When I was in graduate school, I had a professor in my Latin American Economics class who used to always say that when a void is left in a particular economic sector, a new element would step in to ‘sop up the gravy.’ I often think of this phrase when I see the reversal of the long-standing U.S. position of promoting free trade. While the U.S. has reversed course in fomenting trade ties in with the rest of the world, other nations are stepping in to fill the void. Based on the latest figures published in the 2017 China-Latin America Economic Bulletin, published by the Global Development Policy Center of Boston University, this is exactly what China is doing in Latin America.
According to the report, Latin American exports were approximately $104 billion last year ($84 billion in 2016), while its imports from China rose to $140 billion ($122 billion in 2016). China continued in its role of being the most important export market for South American countries, and the second-most important for all of Latin America. As the Trump administration second guesses its withdrawal from the Trans-Pacific Partnership (TPP), Latin American countries Mexico, Peru, and Chile are forging ahead to strengthen trade ties with Asia. China, which was not one of the original negotiators of the TPP, continues to be the wildcard. If it makes a move to join the TPP, or forms its own free trade agreement which includes Latin American countries, its trade with Latin America could greatly increase.
In 2017, Chinese companies invested more than $4.4 billion in new projects in Latin America, up sharply from the $2.7 billion they invested the year before. The most popular sectors include mining/extraction, metals, and manufacturing. China’s massive population and economy are demanding more and more raw materials to keep it growing, and as it has been doing the past two decades in Africa, China is becoming more involved in these sectors in Latin America.
More than $17.7 billion was spent by Chinese firms in Latin America on mergers and acquisitions in 2017. In the Brazilian energy sector alone, the State Grid Corporation of China and the State Power Investment Corporation invested more than $14.5 billion. China has been focused on energy sector projects throughout the world, and it is following this course in Latin America.
One area in which the Chinese factor dropped slightly was in loans to the region, which in 2017 fell to $9 billion, the lowest level in five years. However, continuing China’s energy trend, Chinese loans became more focused on energy projects in Latin America, including wind, solar, and oil, which accounted for $8 billion of the total. The report concludes that the Chinese presence in Latin America’s energy and infrastructure sectors is expected to grow in the future. New projects have been inked and financing from China is already committed for projects such as highways and water projects.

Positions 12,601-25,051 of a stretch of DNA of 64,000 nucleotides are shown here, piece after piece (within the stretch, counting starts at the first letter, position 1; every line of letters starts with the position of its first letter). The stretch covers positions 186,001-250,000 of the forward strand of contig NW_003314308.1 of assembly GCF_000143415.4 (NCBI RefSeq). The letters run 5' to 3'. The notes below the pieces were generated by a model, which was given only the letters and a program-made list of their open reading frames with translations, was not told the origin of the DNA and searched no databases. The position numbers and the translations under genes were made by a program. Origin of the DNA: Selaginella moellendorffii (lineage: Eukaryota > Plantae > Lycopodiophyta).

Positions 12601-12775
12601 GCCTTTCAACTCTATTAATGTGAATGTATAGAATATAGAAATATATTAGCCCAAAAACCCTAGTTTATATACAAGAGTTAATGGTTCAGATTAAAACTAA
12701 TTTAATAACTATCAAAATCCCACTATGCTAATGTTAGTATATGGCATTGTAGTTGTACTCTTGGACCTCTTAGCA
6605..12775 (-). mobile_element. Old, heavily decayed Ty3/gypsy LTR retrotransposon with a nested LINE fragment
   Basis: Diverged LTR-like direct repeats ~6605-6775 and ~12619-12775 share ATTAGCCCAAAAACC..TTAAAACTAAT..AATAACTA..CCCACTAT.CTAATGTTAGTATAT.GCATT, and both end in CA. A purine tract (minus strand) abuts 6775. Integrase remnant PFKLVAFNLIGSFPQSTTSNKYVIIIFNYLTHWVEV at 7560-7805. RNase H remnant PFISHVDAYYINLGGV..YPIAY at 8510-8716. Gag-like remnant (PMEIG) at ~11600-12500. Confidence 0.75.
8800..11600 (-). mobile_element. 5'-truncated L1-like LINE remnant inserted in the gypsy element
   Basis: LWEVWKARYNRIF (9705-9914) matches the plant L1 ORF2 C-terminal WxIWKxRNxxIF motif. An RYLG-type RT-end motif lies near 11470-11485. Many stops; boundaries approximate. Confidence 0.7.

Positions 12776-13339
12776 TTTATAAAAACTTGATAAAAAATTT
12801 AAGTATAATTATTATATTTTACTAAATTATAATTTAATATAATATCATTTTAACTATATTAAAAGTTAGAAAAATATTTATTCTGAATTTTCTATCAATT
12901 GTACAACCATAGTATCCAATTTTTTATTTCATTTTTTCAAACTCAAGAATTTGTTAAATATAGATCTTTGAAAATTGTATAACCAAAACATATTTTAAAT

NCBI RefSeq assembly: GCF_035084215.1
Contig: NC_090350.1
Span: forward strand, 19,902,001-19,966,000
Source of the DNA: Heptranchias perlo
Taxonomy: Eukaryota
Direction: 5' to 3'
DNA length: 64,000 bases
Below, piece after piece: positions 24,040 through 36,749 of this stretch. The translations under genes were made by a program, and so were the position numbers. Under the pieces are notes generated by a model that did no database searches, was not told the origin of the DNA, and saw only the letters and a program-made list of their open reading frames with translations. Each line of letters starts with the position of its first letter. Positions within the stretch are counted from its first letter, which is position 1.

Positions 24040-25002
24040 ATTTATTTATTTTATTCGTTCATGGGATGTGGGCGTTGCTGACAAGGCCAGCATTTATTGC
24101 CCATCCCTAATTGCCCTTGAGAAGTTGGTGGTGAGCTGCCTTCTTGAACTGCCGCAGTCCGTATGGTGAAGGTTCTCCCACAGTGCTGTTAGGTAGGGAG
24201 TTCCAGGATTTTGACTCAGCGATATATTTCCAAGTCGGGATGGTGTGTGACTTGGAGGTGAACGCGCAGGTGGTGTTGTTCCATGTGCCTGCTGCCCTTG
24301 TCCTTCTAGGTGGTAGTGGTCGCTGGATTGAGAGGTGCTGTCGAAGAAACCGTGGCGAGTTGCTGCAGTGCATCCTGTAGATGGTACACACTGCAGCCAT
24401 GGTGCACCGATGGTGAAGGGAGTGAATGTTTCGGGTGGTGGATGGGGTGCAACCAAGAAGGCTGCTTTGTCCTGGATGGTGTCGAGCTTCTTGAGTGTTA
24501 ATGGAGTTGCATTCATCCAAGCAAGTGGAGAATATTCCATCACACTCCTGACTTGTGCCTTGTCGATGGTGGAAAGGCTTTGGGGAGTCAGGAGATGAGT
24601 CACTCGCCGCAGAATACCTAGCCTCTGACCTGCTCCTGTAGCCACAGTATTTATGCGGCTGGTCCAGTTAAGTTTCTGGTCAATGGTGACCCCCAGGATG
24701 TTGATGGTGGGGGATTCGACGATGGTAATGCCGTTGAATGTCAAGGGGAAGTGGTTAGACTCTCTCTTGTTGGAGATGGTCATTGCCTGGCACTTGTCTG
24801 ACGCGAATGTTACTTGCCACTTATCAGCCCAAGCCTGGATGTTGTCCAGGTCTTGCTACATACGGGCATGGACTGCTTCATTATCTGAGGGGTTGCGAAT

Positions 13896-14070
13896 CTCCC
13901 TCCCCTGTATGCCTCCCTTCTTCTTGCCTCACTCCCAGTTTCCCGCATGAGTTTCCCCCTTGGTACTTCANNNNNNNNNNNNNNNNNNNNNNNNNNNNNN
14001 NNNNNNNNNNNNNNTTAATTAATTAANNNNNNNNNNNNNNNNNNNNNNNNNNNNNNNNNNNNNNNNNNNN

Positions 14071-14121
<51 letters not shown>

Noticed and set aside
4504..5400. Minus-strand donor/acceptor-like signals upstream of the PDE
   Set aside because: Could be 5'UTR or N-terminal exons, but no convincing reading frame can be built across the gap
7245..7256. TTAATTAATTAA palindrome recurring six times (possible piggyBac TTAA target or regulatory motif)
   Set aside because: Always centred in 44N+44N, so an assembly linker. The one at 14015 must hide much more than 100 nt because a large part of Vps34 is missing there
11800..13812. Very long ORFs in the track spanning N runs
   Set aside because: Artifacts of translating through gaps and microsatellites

I don’t think that it is a coincidence that China’s economic presence in Latin America is expanding at the same time the U.S. is either ignoring or bashing the region. Trump’s attacks on Mexico, not only for the immigration issue, but also for the North American Free Trade Agreement, have sent reverberations throughout the hemisphere. His decision not to attend the Eighth Summit of the Americas, held April 13 and 14 in Lima, Peru, to deal with the conflict in Syria and other personal legal issues, will not help bolster the image of the U.S. in Latin America. Although U.S. Commerce Secretary Wilbur Ross, who did attend the Summit, stated that, “Latin America benefited more from value-added exports to the United States than rising sales of raw materials to China,” and that the U.S. had no intention of ceding leadership in Latin America to what he termed, “authoritarian states,” the U.S. treatment of Latin America suggests otherwise.
China’s growing interest in Latin America appears not to have been lost in certain strategic quarters in the U.S. Recently, after attending trade shows in Mexico, I received calls from U.S. federal agents asking me how large the Chinese presence was at these shows. In the nearly thirty years I have been working with Mexico, this is the first time that this has occurred.
Through a friendlier diplomatic approach, in which Latin America is not treated as a problem, but as a partner, and by focusing on building greater trade ties to the region, the U.S. can remake its image, and thus remain an influential force south of our border.